Professors Christine Heitsch, Doug Ulmer, Brett Wick and Hao Min Zhou have received a large National Science Foundation Mentoring Through Critical Transition Points (MCTP) grant to support post-docs in the School of Mathematics. This five-year, $1.3M project is called IMPACT (Interdisciplinary Mathematics Preparation And Career Training). It will bring three cohorts of post-docs to Georgia Tech for three-year appointments, providing them with a variety of research, training, and mentoring opportunities centered around interactions between mathematics and other disciplines ("Math+X").
Adam Marcus (PhD ACO'08, advisor Prasad Tetali) will receive the 2014 George Polya Prize at the SIAM Annual Meeting in Chicago in July. He will share the prize with his coauthors Daniel Spielman and Nikhil Srivastava for their proof of the Kadison-Singer Conjecture.
The George Polya Prize, established in 1969, is given every two years, alternately in two categories: (1) for a notable application of combinatorial theory; (2) for a notable contribution in another area of interest to George Polya, such as approximation theory, complex analysis, number theory, orthogonal polynomials, probability theory, or mathematical discovery and learning.
Professor Christian Houdré is a member of the organizing committee for the Seventh International Conference on High Dimensional Probability that will take place May 26-31, 2014 at the Institut d'Études Scientifiques de Cargèse (IESC). The meeting will consist of a mix of formal and informal discussions and presentations. It is not only intended to present the current state-of-the art in the field, but also to point out important open problems and to set new directions for the field.
Other organizers include:
- Rafał Latała, University of Warsaw
- Dmitry Panchenko, Texas A & M
- Patricia Reynaud-Bouret, University of Nice
- Jan Rosinski, University of Tennessee, Knoxville
A list of topics includes:
- Limit Theorems
- Empirical Processes and their Applications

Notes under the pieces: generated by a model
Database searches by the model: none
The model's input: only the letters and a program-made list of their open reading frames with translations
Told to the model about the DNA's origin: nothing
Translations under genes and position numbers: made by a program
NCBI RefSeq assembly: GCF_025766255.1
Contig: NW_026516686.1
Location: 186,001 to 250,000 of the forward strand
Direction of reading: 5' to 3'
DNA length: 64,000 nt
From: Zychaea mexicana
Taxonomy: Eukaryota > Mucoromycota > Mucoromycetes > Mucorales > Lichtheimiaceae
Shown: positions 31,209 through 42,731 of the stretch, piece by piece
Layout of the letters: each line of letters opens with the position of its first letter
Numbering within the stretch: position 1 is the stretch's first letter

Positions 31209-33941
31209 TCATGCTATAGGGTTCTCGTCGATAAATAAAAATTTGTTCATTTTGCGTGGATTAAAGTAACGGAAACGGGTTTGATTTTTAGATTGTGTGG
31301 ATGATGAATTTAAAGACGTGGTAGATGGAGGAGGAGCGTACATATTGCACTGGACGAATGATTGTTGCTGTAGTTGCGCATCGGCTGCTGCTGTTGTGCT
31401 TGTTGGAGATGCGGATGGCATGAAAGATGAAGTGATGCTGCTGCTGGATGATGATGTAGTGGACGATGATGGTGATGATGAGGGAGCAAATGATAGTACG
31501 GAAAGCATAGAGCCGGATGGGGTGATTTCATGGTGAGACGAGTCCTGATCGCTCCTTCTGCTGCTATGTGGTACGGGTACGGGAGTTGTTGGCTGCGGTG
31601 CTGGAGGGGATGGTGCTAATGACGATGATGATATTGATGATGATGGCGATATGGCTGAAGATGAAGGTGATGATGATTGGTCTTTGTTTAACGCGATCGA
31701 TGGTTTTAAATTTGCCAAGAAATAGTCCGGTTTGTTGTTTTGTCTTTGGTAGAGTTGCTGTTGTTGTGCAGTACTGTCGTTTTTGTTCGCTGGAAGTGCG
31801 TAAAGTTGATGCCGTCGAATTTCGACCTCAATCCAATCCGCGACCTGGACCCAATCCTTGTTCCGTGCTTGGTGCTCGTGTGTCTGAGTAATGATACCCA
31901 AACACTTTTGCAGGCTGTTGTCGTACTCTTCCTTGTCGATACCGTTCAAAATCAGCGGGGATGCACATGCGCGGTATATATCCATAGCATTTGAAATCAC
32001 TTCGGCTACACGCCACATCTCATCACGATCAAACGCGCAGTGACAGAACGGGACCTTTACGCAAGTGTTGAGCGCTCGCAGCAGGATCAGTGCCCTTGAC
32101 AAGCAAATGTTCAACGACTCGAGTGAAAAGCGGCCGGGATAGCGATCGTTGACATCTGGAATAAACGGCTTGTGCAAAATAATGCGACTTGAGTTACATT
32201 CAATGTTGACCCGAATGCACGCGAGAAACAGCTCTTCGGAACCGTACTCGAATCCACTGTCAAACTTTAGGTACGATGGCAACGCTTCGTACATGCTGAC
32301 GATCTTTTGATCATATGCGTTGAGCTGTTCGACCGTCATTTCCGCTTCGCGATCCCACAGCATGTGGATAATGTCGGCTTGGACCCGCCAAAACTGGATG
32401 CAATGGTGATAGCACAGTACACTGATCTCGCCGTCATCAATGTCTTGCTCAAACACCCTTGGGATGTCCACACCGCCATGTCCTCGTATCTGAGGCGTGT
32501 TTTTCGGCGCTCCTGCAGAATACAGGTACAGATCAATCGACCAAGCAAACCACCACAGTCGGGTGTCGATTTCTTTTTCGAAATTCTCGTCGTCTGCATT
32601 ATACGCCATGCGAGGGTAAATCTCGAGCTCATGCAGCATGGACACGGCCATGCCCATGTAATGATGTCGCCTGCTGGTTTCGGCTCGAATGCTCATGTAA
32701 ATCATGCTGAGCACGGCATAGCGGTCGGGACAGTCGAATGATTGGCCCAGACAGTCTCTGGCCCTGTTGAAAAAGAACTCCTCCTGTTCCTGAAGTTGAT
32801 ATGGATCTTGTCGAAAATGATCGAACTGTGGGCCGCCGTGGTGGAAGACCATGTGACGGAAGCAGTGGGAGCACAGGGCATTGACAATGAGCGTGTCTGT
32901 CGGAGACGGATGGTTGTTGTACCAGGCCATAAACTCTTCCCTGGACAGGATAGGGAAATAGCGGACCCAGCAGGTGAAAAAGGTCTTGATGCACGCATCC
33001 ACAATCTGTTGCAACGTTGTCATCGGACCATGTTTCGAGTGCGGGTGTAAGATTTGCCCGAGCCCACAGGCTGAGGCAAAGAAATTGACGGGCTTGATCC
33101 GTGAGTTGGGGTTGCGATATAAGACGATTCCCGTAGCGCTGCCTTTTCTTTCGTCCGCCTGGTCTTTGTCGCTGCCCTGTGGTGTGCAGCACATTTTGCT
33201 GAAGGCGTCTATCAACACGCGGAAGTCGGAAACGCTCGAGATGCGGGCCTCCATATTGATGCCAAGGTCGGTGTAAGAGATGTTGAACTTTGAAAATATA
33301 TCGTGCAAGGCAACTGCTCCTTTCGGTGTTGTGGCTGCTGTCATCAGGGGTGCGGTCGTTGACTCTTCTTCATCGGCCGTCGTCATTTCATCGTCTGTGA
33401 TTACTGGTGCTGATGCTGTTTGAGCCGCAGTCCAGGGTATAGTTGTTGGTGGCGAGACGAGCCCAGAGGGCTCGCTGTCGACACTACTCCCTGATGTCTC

- Probability Inequalities
- High Dimensional Statistics
- Small Deviations
- Statistical Learning Theory
- Spin/Glass Methods
- Convex Geometry and Applications
- Random Matrices
- Additive Combinatorics
Tech's School of Mathematics is a big part of the Constructive Functions 2014 Conference to be held May 26-30, 2014 at Vanderbilt University in Nashville, Tennessee. Professor Doron Lubinsky is a member of the organizing and scientific committees and Professor Jeff Geronimo is on the scientific committee for the conference. School of Mathematics alumnus, Professor Douglas Hardin, is also an organizer of this conference.
The focus of this conference is on all aspects of constructive function theory, from asymptotics to zero distribution and on minimum energy problems on manifolds.
This year, the conference will honor the 70th birthday of Ed Saff. In 2004, the School of Mathematics hosted the Constructive Functions Tech-04 Conference honoring Ed Saff's 60th birthday. The topics and broad international involvement in this conference reflect Ed's seminal contributions to these areas of research as well as his career long efforts to build connections between mathematical communities around the world.
Professor Greg Blekherman is one of the lecturers at the summer school "Convex Geometry - Discrete and Computational" to be held at the Berlin Mathematical School during June 29-July 10, 2015 and organized by Martin Henk (Technische Universität Berlin) and Raman Sanyal (Freie Universität Berlin).
The aim of the summer school is to introduce contemporary methods from discrete and computational convex geometry to a broad audience ranging from graduate students to postdocs and junior faculty. The central theme is the computation with non-linear convex bodies by way of structural insights. The courses will be supplemented with problem sessions and guest lectures.
- Alexander Barvinok (U Michigan) "Integer points in polyhedra"
- Greg Blekherman (Georgia Tech) "Convex geometry of nonnegative polynomials"
- Jesus de Loera (UC Davis) "Convex geometry problems from optimization"
- Frank Vallentin (U Köln) "Packings, coverings, and embeddings"